$pinfo.UseShellExecute = $false
 $pinfo.Arguments = $Arguments
 $p = New-Object System.Diagnostics.Process
 $p.StartInfo = $pinfo
 $p.Start() | Out-Null
 $p.WaitForExit()
 [pscustomobject]@{
 stdout = $p.StandardOutput.ReadToEnd()
 stderr = $p.StandardError.ReadToEnd()
 ExitCode = $p.ExitCode
 }
}

$scriptPath = [System.IO.Path]::GetDirectoryName($MyInvocation.MyCommand.Path)
$fileName = "$env:computername.csv"
$outputPath = Join-Path $env:windir "temp"
$outputFile = Join-Path $outputPath $fileName
$autoPilotScript = Join-Path $scriptPath "Get-WindowsAutoPilotInfo.ps1"

Execute-Command -Command "$psHome\powershell.exe" -Arguments "-ex bypass -file `"$autoPilotScript`" -ComputerName $env:computername -OutputFile `"$outputFile`"" | Out-Null

$url = "https://ZZZZ.blob.core.windows.net/hashes"
$sasToken = "?sv=2017-04-17&amp;ss=b&amp;srt=o&amp;sp=w&amp;se=2019-10-16T19:47:51Z&amp;st=2017-10-15T11:47:51Z&amp;spr=https&amp;sig=XXXX"
$result = Execute-Command -Command "`"$scriptPath\azcopy.exe`"" -Arguments "/Source:`"$outputPath`" /Dest:$url /Pattern:$fileName /Y /Z:`"$outputPath`" /DestSAS:`"$sasToken`""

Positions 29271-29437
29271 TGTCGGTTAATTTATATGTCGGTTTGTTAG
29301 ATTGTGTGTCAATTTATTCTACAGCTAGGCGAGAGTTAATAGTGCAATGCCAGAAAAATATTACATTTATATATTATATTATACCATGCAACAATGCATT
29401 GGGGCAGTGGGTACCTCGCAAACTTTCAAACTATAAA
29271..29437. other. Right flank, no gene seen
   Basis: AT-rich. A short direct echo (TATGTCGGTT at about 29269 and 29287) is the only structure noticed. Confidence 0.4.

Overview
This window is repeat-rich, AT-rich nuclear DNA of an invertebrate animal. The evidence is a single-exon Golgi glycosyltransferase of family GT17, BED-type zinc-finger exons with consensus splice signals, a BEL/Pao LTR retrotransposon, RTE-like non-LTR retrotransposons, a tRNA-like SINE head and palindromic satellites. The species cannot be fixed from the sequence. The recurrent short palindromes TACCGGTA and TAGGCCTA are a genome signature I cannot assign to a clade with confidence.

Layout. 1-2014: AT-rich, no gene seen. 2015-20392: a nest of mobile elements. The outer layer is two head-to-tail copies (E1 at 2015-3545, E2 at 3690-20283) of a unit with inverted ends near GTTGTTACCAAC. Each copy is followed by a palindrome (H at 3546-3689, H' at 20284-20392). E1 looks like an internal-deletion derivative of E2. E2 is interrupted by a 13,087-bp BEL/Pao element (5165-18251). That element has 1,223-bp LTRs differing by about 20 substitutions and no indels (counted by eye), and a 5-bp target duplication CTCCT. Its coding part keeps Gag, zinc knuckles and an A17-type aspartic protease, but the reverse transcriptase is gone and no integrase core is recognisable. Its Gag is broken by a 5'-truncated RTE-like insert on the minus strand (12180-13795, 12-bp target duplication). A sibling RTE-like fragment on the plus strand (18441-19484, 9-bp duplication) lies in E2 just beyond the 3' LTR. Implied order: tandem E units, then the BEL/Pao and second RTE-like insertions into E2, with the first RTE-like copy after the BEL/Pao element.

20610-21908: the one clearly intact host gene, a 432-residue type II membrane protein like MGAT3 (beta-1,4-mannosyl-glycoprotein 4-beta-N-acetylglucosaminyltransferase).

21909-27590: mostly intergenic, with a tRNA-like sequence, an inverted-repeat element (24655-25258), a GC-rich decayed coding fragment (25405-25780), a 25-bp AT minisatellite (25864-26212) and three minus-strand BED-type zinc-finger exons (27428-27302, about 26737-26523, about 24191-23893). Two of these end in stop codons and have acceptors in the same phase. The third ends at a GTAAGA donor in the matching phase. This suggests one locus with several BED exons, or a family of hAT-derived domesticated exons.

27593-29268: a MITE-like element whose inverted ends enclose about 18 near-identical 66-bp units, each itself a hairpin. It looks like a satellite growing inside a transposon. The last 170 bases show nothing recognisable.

if ($result.stdout.Contains("Transfer successfully: 1"))
{
 if (-not (Test-Path $(Join-Path $scriptPath "autopilot-script-success")))
 {
 New-Item -Path $(Join-Path $scriptPath "autopilot-script-success") -ItemType Directory | Out-Null
 }
 Copy-Item -Path $outputFile -Destination $(Join-Path $scriptPath "autopilot-script-success") -Force -ErrorAction SilentlyContinue | Out-Null
}
else
{
 if (-not (Test-Path $(Join-Path $scriptPath "autopilot-script-failed")))
 {
 New-Item -Path $(Join-Path $scriptPath "autopilot-script-failed") -ItemType Directory | Out-Null